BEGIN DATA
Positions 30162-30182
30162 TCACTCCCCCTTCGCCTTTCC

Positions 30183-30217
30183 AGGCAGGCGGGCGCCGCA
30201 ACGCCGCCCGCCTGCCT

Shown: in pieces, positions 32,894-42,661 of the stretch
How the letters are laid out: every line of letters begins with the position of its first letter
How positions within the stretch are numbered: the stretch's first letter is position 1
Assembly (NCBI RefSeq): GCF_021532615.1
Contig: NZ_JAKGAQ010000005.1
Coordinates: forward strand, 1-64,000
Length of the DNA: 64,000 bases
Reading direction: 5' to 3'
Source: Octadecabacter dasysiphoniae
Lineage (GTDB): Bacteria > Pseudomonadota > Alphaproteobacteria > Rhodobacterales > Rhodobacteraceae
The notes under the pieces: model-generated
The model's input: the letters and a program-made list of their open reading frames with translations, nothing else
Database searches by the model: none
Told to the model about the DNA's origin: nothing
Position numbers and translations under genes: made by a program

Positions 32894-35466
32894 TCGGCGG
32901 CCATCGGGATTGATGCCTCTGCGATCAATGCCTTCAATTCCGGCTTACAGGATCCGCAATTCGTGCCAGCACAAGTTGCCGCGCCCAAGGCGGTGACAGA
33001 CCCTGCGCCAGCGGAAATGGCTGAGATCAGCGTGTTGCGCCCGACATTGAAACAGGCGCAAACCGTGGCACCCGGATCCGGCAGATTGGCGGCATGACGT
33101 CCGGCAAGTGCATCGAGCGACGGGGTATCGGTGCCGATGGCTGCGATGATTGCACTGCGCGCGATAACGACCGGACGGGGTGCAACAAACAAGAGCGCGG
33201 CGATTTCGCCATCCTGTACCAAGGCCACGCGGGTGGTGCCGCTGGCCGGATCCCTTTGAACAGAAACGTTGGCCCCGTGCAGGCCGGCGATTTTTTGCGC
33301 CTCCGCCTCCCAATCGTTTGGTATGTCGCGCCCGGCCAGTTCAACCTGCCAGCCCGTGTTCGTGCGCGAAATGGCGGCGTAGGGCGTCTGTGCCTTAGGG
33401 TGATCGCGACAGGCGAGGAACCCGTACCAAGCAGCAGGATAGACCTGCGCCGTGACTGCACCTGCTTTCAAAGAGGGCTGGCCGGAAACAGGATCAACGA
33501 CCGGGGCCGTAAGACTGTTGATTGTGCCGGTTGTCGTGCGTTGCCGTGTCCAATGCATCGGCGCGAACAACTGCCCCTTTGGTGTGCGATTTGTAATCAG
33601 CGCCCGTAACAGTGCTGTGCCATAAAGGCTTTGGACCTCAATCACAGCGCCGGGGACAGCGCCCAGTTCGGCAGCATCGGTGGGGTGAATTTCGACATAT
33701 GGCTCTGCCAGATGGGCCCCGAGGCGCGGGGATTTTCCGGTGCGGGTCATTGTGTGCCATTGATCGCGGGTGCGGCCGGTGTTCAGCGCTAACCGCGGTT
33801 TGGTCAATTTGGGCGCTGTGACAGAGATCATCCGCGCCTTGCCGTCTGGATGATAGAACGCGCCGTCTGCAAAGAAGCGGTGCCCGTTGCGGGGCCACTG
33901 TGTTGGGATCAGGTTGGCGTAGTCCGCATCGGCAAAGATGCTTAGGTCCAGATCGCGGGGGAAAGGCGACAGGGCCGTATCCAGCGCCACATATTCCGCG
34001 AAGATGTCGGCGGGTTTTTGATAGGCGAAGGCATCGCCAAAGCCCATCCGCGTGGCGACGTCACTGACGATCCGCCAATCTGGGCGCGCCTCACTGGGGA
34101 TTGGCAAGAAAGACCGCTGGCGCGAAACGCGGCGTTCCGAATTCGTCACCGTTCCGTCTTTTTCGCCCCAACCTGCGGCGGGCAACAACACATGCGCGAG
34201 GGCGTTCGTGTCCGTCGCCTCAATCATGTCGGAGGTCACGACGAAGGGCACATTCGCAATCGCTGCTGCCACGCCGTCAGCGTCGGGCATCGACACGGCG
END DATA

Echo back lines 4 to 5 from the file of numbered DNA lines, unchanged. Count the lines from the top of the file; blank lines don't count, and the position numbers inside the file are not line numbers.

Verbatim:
30183 AGGCAGGCGGGCGCCGCA
30201 ACGCCGCCCGCCTGCCT